Saturday, September 20, 2014


Driving back along dusty outback Arnhem roads tonight, through sacred country, around this solemn sandstone scarp, I sync the bluetooth on the troopy and tame impala and radiohead blast as animals and plants in this strange burnt place loom in the headlights and I realise I've always done this.

Even as a kid, getting on my bicycle and just riding, far as I could, anywhere, away. New places. To the other side of the lake. Then further afield. Up into the hills, wagging a day in my first year of high school to escape claustrophobia and boredom, all the way up into the hills to find the railway tunnel that cuts stone black and dark through the rock, where a runaway train once failed and sailed spectacularly backwards down through the Darling Range.

Even before I got my first car, wild and lost missions to Wungong Dam to find huge, mythical concrete pipes to skate. And even when I did get a car, just heading out on mad, hashish-driven treks to Kalbarri, Margaret River, anywhere. Away. New places.

One new year, taking a clapped-out Lite Stout to a place on the west Australian map simply because it had nothing marked on it. Just another one of those big, blank white spaces that marked the whitefella's idea of country. Wondering what was there, wandering out along some thin track northwest of Kalgoorlie, to Lake Giles, finding that explorer's cairn atop a lonely granite ridge. Repairing the radiator at an empty fossicker's shack to sail on past the shimmering flat salt of Lake Barlee, along the back tracks thinly disguised by my large-scale paper maps. Before Google of course. Even now, even with Google maps, I can barely trace this road on the satellite. Reaching a place called Sandstone, I place I never knew existed, to be welcomed by country people there with beer and rum counting down to the pointless celebrations of the early morn.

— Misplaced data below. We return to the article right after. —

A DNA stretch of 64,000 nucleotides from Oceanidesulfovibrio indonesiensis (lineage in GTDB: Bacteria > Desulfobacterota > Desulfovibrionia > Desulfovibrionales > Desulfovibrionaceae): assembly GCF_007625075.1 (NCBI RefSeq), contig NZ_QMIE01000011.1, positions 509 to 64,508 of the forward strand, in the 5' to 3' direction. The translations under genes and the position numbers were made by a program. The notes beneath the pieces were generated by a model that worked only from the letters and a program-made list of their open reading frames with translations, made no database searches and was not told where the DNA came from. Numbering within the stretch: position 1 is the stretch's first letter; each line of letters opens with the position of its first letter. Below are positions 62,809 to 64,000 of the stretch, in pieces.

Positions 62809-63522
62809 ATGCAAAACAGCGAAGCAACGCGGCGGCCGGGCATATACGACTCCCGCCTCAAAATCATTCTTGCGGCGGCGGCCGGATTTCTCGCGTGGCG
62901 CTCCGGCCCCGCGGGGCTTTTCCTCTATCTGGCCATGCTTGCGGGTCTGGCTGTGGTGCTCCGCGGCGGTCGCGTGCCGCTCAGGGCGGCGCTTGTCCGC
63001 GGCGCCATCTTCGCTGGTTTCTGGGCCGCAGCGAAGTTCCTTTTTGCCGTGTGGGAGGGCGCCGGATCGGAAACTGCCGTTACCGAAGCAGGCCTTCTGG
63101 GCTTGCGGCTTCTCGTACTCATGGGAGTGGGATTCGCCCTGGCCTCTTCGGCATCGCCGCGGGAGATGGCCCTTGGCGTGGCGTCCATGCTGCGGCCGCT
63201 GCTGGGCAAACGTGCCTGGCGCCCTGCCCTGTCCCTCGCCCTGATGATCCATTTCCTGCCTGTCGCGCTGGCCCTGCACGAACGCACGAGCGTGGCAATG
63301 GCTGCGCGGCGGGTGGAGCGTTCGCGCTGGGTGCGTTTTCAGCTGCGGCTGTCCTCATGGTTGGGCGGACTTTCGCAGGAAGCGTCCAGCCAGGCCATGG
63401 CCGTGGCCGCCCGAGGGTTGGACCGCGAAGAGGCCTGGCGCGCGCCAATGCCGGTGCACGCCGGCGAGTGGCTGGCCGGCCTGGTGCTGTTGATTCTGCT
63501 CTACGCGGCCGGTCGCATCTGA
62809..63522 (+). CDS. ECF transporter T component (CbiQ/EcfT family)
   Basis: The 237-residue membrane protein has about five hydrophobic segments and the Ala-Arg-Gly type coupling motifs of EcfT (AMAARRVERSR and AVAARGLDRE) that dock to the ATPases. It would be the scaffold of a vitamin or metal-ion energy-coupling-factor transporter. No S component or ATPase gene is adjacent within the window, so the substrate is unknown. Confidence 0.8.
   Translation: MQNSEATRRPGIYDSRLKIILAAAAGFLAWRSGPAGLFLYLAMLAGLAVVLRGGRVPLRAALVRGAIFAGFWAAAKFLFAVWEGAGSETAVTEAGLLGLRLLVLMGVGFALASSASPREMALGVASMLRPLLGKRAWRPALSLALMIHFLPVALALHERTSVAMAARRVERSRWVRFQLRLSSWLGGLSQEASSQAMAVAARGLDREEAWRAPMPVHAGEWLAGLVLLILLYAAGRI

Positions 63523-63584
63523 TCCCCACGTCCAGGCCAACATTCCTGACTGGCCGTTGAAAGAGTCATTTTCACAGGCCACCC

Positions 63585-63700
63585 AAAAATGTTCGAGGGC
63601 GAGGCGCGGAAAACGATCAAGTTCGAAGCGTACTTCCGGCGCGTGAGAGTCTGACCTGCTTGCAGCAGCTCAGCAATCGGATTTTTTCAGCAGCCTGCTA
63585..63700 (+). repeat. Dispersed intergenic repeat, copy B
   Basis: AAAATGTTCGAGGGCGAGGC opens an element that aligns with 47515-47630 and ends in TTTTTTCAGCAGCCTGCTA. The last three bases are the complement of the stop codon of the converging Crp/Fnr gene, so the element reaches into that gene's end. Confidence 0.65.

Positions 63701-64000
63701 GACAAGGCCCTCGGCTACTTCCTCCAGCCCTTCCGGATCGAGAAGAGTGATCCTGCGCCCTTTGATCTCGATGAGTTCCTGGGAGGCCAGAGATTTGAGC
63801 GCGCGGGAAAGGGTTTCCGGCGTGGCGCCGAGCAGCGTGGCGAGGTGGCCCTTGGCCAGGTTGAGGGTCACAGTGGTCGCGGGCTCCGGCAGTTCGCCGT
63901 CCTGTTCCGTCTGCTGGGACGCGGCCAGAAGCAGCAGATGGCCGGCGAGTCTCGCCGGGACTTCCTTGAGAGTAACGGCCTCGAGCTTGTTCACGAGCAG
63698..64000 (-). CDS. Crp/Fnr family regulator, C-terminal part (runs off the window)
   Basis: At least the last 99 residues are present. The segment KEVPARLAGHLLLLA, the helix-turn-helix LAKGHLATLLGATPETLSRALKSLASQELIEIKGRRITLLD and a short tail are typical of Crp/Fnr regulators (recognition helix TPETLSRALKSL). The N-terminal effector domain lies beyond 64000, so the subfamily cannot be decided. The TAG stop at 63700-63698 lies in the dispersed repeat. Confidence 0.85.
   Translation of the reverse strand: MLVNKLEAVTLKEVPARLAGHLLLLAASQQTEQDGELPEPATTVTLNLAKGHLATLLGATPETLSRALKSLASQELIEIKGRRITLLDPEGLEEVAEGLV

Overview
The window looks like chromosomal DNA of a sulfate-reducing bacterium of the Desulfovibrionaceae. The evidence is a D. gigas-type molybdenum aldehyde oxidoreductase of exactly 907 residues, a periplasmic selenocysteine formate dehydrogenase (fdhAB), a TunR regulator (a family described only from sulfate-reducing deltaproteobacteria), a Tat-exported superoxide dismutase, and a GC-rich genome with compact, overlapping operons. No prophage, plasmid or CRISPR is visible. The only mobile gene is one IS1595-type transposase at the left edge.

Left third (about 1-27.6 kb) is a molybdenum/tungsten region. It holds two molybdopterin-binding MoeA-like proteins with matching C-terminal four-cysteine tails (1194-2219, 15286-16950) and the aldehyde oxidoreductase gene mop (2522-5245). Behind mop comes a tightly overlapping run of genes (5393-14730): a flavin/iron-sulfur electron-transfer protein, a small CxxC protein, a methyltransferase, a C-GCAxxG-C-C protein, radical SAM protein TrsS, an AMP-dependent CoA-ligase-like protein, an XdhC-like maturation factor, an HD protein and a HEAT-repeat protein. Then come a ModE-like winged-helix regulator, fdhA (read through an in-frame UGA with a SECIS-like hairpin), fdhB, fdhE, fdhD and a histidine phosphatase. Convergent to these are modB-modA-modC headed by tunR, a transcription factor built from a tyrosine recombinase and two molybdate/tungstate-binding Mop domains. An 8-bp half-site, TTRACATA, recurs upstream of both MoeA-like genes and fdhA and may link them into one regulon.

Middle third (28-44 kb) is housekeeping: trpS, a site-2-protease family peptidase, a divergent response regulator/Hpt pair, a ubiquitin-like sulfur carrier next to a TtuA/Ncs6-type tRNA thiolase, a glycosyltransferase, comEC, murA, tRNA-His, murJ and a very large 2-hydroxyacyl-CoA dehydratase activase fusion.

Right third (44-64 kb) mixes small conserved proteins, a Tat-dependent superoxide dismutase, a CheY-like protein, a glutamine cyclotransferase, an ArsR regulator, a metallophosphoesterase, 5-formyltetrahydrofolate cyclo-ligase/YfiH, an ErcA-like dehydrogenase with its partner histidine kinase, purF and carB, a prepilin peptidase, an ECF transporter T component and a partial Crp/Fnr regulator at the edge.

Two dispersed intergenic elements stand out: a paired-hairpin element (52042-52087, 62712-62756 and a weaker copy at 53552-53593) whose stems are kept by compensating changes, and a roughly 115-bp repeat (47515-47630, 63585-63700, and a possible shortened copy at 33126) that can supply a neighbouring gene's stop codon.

Shooting ceremony on country today. Amazing. Just amazing. Devil dancing in the twilight against the sacred stone sites of this oldest living culture. Yidaki and clapsticks from Elcho Island echo fresh in my memory with such foreign singing I can't begin to describe.